Women’s basketball in thick of playoff race

Published by , Author: Brendan Howe - Senior Rocket Contributor , Date: January 24, 2019

For Bobby McGraw, it’s plain and simple. 17 games into his team’s schedule, the head women’s basketball coach sees a trend. If his defense keeps the team on the other bench from reaching the 70-point threshold, he feels, a win will usually follow. Results support this assumption.

Eight times The Rock has held an opponent below that mark, each time walking off the hardwood with a win. In the nine that it hasn’t, the result was the opposite.

The latter was the case Wednesday night as McGraw and company fell to the visiting Mountain Cats of Pitt-Johnstown. The defeat was the latest depression on what has been a rollercoaster ride for Slippery Rock.

Since Pennsylvania State Athletic Conference (PSAC) play opened in early December, it has been up and down for the Green and White. The team got off to a 4-0 league record before going into an unfortunate New Year’s slump, dropping four January contests in succession.

Despite the below-.500 record, the team believes it can topple a ranked in-conference foe. It will have two such opportunities in a matter of one week in February. On February 2, the Rock will welcome California (Pa.), 13th in the latest Women’s Basketball Coaches Association (WBCA) poll, before visiting top-ranked Indiana (Pa.) four days later.

“I think we have a chance of knocking off a ranked team […] If we play, we can play with [Cal U], and probably beat them,” said forward Morgan Henderson, the PSAC’s leader in rebounding average per game.

“Anybody can beat anybody at any given point in time,” said junior guard Brooke Hinderliter, who paces the offense with 17.9 points per game. “We just need to work harder and stay focused.”

With little over 6:30 left against previously ranked no. 16 California Univeristy (Pa.), SRU led by 11. That fourth-quarter advantage went up in smoke thanks in part to seven subsequent turnovers.

“You’re going to make mistakes during the game. It’s how you recover from that one mistake. Or do you let that one mistake become two or three or four in the next four possessions?” McGraw stated, referring to that encounter with the Vulcans.

The confidence in the Green and White extends to a conference rival who lost by 25 at Morrow Field House on Jan. 16.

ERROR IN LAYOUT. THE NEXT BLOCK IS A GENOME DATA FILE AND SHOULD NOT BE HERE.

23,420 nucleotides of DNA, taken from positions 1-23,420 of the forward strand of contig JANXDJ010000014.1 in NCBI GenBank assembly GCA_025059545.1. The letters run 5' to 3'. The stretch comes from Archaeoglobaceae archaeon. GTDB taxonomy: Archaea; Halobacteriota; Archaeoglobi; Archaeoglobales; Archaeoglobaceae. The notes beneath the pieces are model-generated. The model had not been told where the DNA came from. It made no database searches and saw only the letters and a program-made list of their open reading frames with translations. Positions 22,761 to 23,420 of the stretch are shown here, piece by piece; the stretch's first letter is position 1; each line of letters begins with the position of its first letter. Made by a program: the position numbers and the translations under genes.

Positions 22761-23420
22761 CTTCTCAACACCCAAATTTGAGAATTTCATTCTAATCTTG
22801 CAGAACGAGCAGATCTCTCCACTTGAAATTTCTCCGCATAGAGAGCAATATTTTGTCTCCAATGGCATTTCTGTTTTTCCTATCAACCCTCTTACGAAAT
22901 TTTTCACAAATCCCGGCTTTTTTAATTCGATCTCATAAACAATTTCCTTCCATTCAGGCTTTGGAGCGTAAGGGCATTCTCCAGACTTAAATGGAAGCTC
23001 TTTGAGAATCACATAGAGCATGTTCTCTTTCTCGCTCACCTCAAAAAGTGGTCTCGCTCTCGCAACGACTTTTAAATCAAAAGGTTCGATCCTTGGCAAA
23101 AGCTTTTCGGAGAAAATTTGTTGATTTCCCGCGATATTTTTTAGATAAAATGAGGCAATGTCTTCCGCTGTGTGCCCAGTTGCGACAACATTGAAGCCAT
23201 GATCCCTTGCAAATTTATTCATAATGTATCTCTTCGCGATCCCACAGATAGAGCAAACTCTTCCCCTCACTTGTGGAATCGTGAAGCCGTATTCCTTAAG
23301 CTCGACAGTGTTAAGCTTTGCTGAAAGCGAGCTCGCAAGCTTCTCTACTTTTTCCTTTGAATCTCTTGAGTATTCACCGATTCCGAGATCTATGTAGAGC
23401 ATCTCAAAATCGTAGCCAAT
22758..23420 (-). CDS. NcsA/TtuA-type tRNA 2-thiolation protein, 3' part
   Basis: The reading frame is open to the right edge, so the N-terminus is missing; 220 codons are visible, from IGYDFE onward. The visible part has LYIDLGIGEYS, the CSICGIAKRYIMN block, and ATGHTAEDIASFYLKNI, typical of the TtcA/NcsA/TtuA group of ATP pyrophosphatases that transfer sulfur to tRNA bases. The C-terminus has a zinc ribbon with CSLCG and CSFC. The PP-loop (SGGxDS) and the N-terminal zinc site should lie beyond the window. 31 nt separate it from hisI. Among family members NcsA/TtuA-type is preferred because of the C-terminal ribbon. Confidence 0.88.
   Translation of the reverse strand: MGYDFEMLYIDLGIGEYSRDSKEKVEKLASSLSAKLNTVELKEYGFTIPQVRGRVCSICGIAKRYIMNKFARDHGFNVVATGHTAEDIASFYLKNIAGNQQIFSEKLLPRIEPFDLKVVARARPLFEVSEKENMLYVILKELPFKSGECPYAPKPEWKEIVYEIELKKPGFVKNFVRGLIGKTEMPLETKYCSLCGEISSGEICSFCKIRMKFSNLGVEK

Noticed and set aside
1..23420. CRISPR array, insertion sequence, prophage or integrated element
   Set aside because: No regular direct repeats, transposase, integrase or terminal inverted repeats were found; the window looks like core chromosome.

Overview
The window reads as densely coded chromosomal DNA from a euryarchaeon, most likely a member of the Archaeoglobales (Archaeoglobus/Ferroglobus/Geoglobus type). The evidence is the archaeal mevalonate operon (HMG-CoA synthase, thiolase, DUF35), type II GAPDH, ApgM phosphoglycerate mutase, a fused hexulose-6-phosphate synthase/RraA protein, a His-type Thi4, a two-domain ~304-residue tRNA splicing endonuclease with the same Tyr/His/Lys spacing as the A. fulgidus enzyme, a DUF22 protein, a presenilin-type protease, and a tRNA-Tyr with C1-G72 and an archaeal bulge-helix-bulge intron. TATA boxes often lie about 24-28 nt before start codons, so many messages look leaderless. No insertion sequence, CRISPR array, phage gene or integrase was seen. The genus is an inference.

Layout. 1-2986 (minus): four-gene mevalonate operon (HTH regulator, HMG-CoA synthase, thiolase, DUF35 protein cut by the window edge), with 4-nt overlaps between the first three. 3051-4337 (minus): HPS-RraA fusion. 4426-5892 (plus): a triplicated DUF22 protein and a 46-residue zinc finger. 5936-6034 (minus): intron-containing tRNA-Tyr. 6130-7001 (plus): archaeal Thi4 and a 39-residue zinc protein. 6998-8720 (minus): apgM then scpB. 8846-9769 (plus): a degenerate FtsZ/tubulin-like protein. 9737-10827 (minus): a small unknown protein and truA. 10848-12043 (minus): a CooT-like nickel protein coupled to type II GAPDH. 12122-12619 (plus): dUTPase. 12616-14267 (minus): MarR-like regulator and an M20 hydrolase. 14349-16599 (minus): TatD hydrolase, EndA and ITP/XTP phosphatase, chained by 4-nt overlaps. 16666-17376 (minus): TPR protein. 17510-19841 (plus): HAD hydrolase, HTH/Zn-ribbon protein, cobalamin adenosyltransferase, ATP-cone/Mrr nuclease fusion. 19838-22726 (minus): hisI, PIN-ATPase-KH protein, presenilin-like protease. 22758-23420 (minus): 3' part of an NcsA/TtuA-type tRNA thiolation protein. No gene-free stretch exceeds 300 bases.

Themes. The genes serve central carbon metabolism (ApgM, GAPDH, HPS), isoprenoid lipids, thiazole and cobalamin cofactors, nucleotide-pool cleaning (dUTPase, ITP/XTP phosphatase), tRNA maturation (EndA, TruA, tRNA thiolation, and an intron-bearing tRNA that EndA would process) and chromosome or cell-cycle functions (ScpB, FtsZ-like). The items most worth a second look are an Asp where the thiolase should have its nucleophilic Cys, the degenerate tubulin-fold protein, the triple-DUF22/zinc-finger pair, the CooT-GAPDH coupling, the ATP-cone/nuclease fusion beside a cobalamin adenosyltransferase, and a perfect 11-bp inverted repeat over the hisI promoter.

“A Clarion coach sent me a nice text message saying, ‘I think you have enough to win it all,’” McGraw said.

Averaging a little over 69 points a game, the team’s offense ranks in the top third of the PSAC. Redshirt senior guard and emotional leader Ciara Patterson’s .339 three-point percentage is good enough for tenth in the conference. Hinderliter is in the top ten in both scoring average and overall shooting percentage (.459). She is only a few baskets away from becoming the second SRU player in the last 14 years to score 1,000 career points

Yet, the defense, which allows 73.9 points per night, is the league’s worst. Johnson denoted her team’s intermittent underestimation of opposing teams as a particular hindrance. Promise, however, can be found in the Rock’s defensive effort at Mansfield on Friday. Surrendering only 39 points, it was the program’s third-lowest single-game total against a Division II adversary and the school’s lowest in ten years.

McGraw sees this as one of the weaknesses the team still needs to improve upon, saying, “We need to clean up some things against the top-tier teams for this home stretch to solidify our [playoff] spot right now.”

At 8-9, Slippery Rock is on the outside looking in regarding postseason seeding. The division is tight, though, as a playoff berth is a reasonable possibility for multiple schools. Five of the team’s next seven matchups will come on the road, but over half of the team’s remaining schedule is against schools it has already seen this season.

“If we focus in on the players that got us the first time, the second time we can shut them down,” Johnson said.

“This is a wide-open conference right now […] You never know what’s going to happen when it gets to that tournament time, when it’s survive and advance,” McGraw said. “We got to get in first then we’ll be able to make a run.”


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